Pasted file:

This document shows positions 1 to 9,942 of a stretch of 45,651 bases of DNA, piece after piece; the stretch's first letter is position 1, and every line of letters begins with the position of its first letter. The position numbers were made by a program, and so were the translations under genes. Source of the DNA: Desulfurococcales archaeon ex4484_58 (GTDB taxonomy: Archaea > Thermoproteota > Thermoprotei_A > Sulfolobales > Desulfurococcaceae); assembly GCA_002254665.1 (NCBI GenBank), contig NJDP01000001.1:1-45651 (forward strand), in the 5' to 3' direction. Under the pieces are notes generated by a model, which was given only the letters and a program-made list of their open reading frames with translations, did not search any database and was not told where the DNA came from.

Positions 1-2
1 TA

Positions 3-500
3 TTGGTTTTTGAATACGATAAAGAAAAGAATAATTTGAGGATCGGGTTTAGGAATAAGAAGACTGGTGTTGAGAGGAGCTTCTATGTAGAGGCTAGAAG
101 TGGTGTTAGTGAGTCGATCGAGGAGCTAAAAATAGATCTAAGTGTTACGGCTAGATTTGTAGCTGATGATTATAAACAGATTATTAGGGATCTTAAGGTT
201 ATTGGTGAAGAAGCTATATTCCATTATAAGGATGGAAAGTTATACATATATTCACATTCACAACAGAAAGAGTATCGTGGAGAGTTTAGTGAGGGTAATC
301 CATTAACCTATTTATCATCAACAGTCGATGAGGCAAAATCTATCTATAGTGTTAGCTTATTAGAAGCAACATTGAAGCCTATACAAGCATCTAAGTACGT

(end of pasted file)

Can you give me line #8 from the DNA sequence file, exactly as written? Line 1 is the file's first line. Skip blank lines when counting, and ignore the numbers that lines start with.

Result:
301 CATTAACCTATTTATCATCAACAGTCGATGAGGCAAAATCTATCTATAGTGTTAGCTTATTAGAAGCAACATTGAAGCCTATACAAGCATCTAAGTACGT